Thieves’ Cant: The Secret Language Used by History’s Criminals (Video)
For centuries, an enigmatic underworld thrived, its inhabitants conversing in a secret tongue that veiled their intentions. This clandestine dialect, known as thieves’ cant, existed from the 16th to the 19th centuries, captivating the imaginations of many. Martin Luther, the influential Reformation leader, once fell victim to its cunning use. In his writings, he bemoaned how these rogues, speaking in veiled words, had deceived him. Thieves’ cant, a language of deception and intrigue, concealed criminal plots in plain sight. This secret code, a shadowy vocabulary of swindlers and miscreants, concealed their malevolent designs. Its terms, often bizarre and seemingly random, ranged from "chunk o' gin" for diamonds to "cackling farts" for eggs.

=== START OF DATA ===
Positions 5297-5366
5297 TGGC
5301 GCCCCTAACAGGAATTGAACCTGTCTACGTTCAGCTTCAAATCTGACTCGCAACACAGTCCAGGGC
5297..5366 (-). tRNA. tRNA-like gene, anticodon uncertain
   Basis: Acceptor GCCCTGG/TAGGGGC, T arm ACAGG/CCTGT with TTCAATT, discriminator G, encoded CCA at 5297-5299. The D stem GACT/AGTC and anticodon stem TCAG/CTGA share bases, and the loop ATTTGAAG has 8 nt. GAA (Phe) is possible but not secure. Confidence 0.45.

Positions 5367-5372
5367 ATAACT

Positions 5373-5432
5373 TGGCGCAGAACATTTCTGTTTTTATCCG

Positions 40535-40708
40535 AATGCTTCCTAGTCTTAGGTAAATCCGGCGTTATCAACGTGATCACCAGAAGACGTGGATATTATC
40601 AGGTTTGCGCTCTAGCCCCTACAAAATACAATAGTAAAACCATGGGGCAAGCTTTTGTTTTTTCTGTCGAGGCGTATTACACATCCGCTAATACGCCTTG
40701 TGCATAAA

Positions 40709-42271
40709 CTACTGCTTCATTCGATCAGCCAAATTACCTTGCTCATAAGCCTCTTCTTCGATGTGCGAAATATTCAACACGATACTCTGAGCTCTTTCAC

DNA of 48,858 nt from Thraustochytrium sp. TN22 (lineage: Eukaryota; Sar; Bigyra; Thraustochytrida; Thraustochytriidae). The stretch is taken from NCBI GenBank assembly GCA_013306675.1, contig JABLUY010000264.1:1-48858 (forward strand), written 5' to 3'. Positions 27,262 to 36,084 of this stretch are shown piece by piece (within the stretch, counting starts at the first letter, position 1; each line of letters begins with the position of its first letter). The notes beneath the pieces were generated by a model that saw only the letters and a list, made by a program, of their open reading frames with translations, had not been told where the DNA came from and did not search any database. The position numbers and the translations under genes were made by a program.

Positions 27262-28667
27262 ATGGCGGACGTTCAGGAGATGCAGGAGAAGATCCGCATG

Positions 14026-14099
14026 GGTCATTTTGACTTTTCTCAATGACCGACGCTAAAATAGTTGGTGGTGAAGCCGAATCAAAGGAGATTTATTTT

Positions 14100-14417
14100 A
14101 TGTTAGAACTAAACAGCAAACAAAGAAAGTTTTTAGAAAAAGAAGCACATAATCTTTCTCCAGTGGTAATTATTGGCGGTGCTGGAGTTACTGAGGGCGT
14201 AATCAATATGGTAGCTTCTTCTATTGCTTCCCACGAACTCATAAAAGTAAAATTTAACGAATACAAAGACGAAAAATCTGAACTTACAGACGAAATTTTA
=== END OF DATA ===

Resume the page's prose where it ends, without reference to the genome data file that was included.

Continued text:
Yet, the true origins of thieves’ cant remain shrouded in mystery. Scholars debate its roots, detecting influences from various languages. Some even argue that parts of it were fabricated, woven into the tapestry of folklore. Regardless of its authenticity, thieves’ cant continues to intrigue. It echoes through history, leaving an indelible mark on our language, as words like "phony" and "pigeon" endure, reminding us of a time when rogues spoke in riddles.
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Top image: Medieval thief. Source: nyothep / Adobe Stock.